Sunday, June 25, 2023


Movie Name:
Year of Release: 2023
Director: Chris McKay
Starring: Nicholas Hoult, Nicolas Cage, Awkwafina, Ben Schwartz, Shohreh Aghdashloo, Brandon Scott Jones, Adrian Martinez, Camille Chen, Bess Rous, Jenna Kanell, Danya LaBelle, Rhonda Johnson Dents, Christopher Matthew Cook, Michael P. Sullivan, Rosha Washington, James Moses Black, T.C. Matherne
Genre: Horror, Comedy
Score out of ten (whole numbers only): 4
Watch it on Amazon

Synopsis and Review
Director Chris McKay who previously handled the hilarious "The Lego Batman Movie" and subsequently the more dour "The Tomorrow War", returns with a new take on the classic Bram Stoker's character, Dracula, this time around focusing more intently on his eternal aid Renfield. The film transports Renfield and Dracula to present day in New Orleans, where Renfield is caring for Dracula after his near demise while battling Van Heflin. While in New Orleans, Renfield discovers a 12-step group for people in codependent relationships, which he realizes closely resembles his own predicament. He decides to track the people who are causing the abuse to some of the people in the group and feed them to Dracula. However while pursuing one of them, the victim is actually connected with drug trafficking which puts Renfield as a target for the Lobo crime family. Dracula is displeased with the victims Renfield keeps bringing, and requests for different ones, which eventually leads Renfield to a restaurant in the hopes of bringing some every day people. However while there, an attack is enforced on officer Rebecca Quincy who is investigating the same crime family. Renfield manages to save the situation, but that only reinforces the Lobo family to focus on further destroying him. To further complicate things, Dracula who in the meantime has become acquainted with Teddy, the son of the Lobo family's boss, forge a partnership to further expand their businesses and Dracula's own dark plans.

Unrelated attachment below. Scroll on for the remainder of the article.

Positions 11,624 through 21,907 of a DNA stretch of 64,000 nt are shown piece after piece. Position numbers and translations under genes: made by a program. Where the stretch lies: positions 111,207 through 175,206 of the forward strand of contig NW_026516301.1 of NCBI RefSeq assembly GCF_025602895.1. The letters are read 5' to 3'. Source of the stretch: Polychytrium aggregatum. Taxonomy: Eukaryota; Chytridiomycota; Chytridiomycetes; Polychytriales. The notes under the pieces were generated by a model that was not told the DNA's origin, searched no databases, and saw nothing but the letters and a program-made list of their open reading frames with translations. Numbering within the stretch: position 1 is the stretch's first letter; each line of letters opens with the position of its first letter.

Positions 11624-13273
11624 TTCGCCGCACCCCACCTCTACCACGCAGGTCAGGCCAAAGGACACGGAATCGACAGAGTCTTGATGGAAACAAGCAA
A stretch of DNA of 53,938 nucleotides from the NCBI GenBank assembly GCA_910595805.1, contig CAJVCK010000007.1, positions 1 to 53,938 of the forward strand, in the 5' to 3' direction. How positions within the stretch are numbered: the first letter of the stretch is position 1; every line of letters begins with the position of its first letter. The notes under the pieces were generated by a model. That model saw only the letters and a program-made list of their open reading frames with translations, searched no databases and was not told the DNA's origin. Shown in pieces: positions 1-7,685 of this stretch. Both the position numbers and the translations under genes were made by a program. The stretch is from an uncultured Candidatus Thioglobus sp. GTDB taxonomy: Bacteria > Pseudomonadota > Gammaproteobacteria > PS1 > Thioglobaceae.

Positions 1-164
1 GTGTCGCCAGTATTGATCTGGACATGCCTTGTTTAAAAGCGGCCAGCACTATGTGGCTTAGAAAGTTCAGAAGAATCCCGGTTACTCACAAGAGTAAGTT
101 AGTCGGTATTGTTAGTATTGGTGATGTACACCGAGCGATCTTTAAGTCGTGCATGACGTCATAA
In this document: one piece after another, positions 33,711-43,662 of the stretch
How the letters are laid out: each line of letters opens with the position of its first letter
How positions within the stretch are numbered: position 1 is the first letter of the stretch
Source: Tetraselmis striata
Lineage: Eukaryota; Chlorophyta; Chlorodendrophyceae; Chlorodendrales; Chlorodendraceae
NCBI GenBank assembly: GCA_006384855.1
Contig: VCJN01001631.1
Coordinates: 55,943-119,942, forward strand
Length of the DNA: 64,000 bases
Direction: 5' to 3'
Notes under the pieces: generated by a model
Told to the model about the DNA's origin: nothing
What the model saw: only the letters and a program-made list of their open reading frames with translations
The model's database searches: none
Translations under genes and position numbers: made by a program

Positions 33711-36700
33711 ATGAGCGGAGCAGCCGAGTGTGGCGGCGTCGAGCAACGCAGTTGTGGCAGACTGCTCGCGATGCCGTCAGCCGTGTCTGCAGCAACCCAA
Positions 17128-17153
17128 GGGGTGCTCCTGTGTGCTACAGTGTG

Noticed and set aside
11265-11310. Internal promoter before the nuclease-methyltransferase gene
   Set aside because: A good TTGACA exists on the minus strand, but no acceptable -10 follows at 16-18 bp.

"Renfield"'s premise rests on an attempt at a delicate balance between a gory horror film and a dark comedy, with this latter part toying around with concepts of emotional abuse and codependent relationships. This somewhat modern take on a classic, in this case the relationship and power Dracula holds over Renfield, definitely has plenty of room for dark humor, something that if done right could have been magnified and taken in the direction of what Mel Brooks did with his classic "Young Frankenstein" (finding humor in ponderous material). However Chris McKay and his team of writers comprised of Ryan Ridley, Robert Kirkman and Ava Tramer, don't necessarily mine the Dracula lore for additional details, characters and situations, preferring instead to focus on another character, in this case Rebecca, who is attempting to come out from underneath the shadow of her impressive police officer father and carve her own path. These multiple threads could have worked really well if they had been more easily interwoven, but eventually the writing goes in the direction of introducing a crime family, and from then on the story goes from cliché to cliché, without much novelty or freshness (ah Dracula associating himself with a crime family, check). Sadly none of these characters ever get much substance both in terms of their past journeys or what they're intending to do. The film ends up resting on this premise of: what if Renfield doesn't want to take care of Dracula anymore and wants to do something else, however it does so without fully embracing where that can go and what that means for an immortal character. This easily could have gone in so many different directions, but aside from the spurts of violence and gore, this is somewhat of an inert film. Nicholas Hoult manages to make as much as possible of this every day man caught in a tiresome and abusive relationship, whereas Nicolas Cage doesn't have nearly enough screen time to really savor a character that is quite suited for him. The production team is also not very successful in bringing this particular world to life, including the cinematography which is more reminiscent of a Michael Bay film, making everything look oddly artificial, the same going for the choices in production design. It's a forgettable endeavor for everyone involved in its making.